1 lb. cut ziti (or other cut pasta)
16 oz container ricotta cheese
1 egg
Parmesan cheese
salt and pepper
Your favorite homemade or jarred tomato sauce
shredded mozzarella cheese

Boil ziti in a large pot of salted water until tender, but still slightly firm. Drain. Set aside. In the meantime, in a large bowl, place ricotta cheese, Parmesan cheese, egg, parsley and salt and pepper. Stir until well combined. Now it's time to assemble. In a large casserole dish, place half the pasta. Spoon some tomato sauce over it, then the ricotta cheese mixture. Next add the rest of the pasta, more tomato sauce , then top with mozzarella cheese. Cover with foil and bake in a 350F oven for 45 minutes or until hot and bubbly. Serve with additional Parmesan cheese.

If you'd like to make it extra gooey, then feel free to add a few handfuls of shredded mozzarella cheese over the ricotta cheese mixture. Then continue as directed with the second layer of pasta, etc. More is more!
I didn't list the amounts of some of the ingredients because I don't measure them. Mom always said to add it "til it's enough". It makes sense, wouldn't you say? You'll be able to tell if it needs more sauce or more cheese. It all depends on how much you like!

Thursday, October 2, 2008

Zucchini Stew

Trish told me about this simple dish that her Mom, Louise, always makes. It's really just a few ingredients that you throw into a pot and simmer. How easy is that? You don't even have to measure anything. Oh, and according to Louise, you MUST serve it with a roll and butter. That's just how you do it!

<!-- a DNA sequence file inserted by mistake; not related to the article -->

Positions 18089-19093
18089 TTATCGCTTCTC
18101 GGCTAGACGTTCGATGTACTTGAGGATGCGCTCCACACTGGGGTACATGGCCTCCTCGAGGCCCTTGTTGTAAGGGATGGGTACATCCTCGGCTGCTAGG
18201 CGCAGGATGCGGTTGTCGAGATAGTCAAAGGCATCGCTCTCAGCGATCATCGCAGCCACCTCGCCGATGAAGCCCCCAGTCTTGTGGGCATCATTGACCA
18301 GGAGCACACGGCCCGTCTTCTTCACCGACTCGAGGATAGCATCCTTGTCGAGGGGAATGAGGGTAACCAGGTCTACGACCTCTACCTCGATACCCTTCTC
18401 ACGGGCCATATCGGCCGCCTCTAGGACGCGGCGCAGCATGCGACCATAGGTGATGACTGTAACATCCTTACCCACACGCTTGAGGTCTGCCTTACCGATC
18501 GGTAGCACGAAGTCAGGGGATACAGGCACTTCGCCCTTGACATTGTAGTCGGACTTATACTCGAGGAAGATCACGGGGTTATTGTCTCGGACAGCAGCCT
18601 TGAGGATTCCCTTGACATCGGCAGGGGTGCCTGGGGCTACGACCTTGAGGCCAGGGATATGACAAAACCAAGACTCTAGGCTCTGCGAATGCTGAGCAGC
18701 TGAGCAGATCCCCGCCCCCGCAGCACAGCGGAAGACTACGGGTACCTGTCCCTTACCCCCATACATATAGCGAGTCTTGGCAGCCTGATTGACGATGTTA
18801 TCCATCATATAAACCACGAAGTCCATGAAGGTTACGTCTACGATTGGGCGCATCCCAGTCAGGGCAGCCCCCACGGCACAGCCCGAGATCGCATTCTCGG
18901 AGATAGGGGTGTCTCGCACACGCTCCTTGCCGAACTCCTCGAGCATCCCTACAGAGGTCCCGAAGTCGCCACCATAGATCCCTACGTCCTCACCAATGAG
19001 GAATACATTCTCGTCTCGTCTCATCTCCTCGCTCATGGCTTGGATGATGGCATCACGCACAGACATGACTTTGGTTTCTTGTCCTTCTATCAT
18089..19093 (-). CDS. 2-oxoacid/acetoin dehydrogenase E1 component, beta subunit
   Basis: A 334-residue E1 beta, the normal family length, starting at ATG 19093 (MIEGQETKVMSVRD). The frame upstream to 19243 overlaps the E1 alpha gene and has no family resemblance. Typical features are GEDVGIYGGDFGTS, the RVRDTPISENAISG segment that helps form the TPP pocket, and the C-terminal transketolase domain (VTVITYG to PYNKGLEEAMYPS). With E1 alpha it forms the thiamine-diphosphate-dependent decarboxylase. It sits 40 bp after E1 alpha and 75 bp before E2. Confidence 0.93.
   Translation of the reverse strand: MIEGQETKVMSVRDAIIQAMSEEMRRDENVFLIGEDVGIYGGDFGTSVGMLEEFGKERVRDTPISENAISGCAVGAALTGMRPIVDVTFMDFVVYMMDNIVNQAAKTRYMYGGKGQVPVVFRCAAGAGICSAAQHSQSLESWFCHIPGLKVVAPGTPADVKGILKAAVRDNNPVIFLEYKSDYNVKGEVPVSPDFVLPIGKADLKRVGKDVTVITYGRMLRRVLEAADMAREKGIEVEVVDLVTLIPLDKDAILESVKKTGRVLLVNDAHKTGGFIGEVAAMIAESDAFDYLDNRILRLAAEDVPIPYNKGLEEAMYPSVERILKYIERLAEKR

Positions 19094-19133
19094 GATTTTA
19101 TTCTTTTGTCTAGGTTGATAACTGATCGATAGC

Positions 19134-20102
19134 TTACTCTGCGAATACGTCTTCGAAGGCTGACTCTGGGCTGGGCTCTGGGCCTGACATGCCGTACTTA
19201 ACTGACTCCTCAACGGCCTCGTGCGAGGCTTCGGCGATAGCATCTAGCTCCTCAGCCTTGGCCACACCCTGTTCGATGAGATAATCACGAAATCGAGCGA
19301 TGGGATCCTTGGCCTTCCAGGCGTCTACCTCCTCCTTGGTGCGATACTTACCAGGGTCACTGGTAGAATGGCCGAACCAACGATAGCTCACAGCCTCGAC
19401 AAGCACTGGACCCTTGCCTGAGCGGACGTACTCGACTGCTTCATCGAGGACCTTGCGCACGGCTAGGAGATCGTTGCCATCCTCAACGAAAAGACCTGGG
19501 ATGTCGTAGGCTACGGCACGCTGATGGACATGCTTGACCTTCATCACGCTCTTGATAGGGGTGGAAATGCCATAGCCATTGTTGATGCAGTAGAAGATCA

Oil to coat bottom of pan
Add about 5 potatoes, cubed
cook (stirring frequently) until just about translucent
Add zucchini (cubed)
cook another 5 minutes, stirring
Add 2 cups of water and 2 cups marinara sauce
simmer for about an hr. until tender.
you can also add carrots.

You can use your favorite jarred tomato sauce
or my homemade Marinara Sauce. Feel free to add any other vegetables that you like. Maybe some yellow squash, eggplant, or even okra would be delish!

Wednesday, October 1, 2008

Kielbasa Bites

Here's a quick and easy appetizer that you can throw together in a snap. It may seem like an unlikely combination of ingredients, but just wait until you taste it. It's sweet and salty and tangy, all at the same time. Try it!

2 tbs Dijon mustard
1 small jar apple jelly
1 or 2 pkg Polish kielbasa

Mix together the mustard and jelly. Slice kielbasa into small pieces and place in a small oven safe dish. Pour mustard mixture over kielbasa. Bake in a 350F oven for 15-20 minutes or until bubbly. And that's it! Pretty simple, huh? Skewer them with toothpicks so that your guests can just help themselves.

If your oven is busy, you can easily make this in a saute pan on your stove top. Just throw everything into the pan and let it simmer over medium heat.
I've seen other versions of this recipe that use different kinds of jelly. Try using grape or currant jelly for an easy variation. REALLY!